Predicting fund flows is always a difficult but, even after $323.8 billion of inflows during 2021 into IG credit, making it the second largest year on record, we expect demand to remain positive going into 2022i. After such a strong performance for equities in 2021, pension funds will continue to look to rebalance and demand from institutional investors both domestic and foreign should remain strong. Additionally, IG credit will likely benefit from “flattish” gross new issuance supply and most Wall Street prognosticators are predicting substantially less net new issue supply as the amount of debt that matures in 2022 is larger than what we have experienced in recent years. Less supply of new bonds creates a more supportive environment for credit spreads in the secondary market and for the market as a whole. One factor that could make a difference at the margin is the amount of high yield debt that is upgraded to investment grade during the course of the year. Current expectations are calling for a robust upgrade cycle in 2022 and these companies will often issue new debt when they achieve investment grade status. Past experience tells us that much of this debt ends up being “leverage neutral” as lower interest rate investment grade debt is used to retire higher interest rate legacy high yield debt. However, the debt is still net new for the investment grade market since these companies were previously part of the high yield market. If we experience even more upgrades than the upper limit of the rosiest predictions then that could make for higher new issue supply numbers within the IG market.
In our view, the biggest potential driver of benign spread volatility during 2022 is that the economy is likely to continue to grow at above average levels and that the typical investment grade company is in good health from a balance sheet perspective. The median real GDP forecast is predicting growth of +3.9% in 2022 which is solidly above trendii. Companies are still sitting on elevated cash balances but as we have written about in past commentaries this will not last forever. As we move into 2022, it becomes increasingly likely that this cash will start being deployed for shareholder returns and M&A will move to the forefront. 2022 is shaping up to be much more of a credit pickers market instead of a market that generically rewards all risk-taking.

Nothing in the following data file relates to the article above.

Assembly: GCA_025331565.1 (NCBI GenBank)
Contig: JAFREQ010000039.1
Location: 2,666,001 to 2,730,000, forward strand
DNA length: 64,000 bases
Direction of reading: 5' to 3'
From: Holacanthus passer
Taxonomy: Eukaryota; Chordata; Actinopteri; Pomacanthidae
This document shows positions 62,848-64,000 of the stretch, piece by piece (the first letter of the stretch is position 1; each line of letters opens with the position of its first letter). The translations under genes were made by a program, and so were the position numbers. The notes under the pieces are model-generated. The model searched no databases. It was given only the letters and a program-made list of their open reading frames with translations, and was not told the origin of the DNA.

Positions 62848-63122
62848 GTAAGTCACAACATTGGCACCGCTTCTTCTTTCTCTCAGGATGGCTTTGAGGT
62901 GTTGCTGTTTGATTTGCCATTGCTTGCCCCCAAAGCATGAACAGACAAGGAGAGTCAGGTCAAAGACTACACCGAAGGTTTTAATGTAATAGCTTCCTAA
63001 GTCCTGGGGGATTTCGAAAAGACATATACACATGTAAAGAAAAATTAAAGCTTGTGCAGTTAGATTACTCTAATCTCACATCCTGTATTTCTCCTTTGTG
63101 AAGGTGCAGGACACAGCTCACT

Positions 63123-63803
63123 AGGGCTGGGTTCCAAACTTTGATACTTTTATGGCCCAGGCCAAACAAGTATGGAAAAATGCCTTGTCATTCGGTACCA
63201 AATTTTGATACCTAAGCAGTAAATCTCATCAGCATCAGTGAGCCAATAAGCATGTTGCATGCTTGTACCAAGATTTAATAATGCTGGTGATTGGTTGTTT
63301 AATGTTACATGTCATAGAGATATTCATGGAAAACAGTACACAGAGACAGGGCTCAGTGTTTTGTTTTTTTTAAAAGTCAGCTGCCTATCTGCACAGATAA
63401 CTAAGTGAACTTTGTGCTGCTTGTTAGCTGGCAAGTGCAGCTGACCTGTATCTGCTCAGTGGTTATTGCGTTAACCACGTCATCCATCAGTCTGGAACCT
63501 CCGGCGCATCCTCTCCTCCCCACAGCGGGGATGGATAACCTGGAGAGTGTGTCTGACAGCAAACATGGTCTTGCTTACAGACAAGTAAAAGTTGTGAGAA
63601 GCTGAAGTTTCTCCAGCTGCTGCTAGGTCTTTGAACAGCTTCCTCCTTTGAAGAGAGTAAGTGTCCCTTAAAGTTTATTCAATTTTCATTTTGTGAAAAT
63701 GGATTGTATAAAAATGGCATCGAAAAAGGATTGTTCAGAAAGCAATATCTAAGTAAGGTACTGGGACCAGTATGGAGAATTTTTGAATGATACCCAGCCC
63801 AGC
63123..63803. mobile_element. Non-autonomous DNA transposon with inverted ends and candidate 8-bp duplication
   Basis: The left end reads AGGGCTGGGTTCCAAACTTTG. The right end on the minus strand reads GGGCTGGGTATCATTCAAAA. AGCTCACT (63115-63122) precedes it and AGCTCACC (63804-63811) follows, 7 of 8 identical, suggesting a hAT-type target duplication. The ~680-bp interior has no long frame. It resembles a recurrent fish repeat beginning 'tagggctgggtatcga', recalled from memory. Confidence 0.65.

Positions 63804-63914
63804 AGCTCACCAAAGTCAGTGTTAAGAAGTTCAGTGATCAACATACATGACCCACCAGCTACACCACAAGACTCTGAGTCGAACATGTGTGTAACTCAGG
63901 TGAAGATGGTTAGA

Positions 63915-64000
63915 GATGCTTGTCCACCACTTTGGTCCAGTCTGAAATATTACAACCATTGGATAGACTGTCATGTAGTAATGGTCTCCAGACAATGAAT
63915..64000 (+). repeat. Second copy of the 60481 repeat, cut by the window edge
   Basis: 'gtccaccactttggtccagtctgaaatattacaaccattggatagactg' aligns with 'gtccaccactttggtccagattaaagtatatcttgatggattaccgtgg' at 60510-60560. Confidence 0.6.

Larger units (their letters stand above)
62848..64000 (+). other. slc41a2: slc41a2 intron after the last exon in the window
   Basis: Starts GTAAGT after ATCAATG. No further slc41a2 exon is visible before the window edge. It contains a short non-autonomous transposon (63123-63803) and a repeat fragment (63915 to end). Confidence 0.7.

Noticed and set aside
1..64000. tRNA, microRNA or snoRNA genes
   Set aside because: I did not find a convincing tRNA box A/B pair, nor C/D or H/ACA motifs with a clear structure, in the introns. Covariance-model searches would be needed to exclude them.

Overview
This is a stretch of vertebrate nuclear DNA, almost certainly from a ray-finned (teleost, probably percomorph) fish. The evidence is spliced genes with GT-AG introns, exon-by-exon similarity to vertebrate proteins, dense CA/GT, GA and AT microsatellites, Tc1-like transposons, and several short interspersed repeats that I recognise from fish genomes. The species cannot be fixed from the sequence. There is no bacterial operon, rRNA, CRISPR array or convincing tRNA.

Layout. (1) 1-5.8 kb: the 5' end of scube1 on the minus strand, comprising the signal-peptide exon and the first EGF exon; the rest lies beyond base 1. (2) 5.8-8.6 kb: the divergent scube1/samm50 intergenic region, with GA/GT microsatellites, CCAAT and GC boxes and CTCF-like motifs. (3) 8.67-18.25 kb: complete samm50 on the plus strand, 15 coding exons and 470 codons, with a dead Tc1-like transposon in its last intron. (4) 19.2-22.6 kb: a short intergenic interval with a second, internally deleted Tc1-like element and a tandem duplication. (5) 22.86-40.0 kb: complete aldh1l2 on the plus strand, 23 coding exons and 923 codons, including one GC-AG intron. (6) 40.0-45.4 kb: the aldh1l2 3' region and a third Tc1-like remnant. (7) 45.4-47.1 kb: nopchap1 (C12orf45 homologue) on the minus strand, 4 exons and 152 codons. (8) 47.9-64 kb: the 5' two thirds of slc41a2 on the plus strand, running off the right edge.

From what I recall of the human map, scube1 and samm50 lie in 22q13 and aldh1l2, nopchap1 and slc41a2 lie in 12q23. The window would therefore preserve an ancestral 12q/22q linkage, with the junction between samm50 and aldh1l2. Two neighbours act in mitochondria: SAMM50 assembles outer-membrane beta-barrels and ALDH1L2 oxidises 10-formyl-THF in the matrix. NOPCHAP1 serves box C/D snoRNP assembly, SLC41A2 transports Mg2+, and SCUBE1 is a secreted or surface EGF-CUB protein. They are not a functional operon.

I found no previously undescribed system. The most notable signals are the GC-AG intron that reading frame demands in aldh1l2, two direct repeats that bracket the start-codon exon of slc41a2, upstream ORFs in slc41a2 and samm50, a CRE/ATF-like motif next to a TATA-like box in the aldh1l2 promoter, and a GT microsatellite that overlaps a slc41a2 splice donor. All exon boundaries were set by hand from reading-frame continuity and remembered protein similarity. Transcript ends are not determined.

The Return of Dispersion
We have seen erosion in the quality of the investment grade universe, especially over the course of the last dozen years. That data set below is representative of just the past 10 years but the trend really started to manifest itself at the end of 2008, when the Corporate Index was just 33.15% Baa-rated compared to today when it is north of 50%.
Since 2008, the proportion of Baa-rated credit has crept higher with each passing year. There is some noise in these numbers, given the wave of downgrades from investment grade to high yield that occurred in 2020 and that is precisely why the percentage of Baa-rated debt decreased from 2019-2020 –those companies exited the investment grade universe entirely and joined the high yield universe. So the IG universe increased its quality by subtraction, not by improving its credit metrics. Many of these companies that were downgraded to junk have since repaired their balance sheets and some will earn upgrades and will be returning to investment grade in 2022, boosting the number of lower rated IG companies by the end of the year. Additionally, there are a relatively large number of rising stars within the high yield ranks currently that were not previously rated IG, many of which will be earning upgrades throughout the year. Taking it altogether, there is a good chance that year end 2022 will mark a new high for the proportion of Baa-rated credit within the Corporate Bond Index.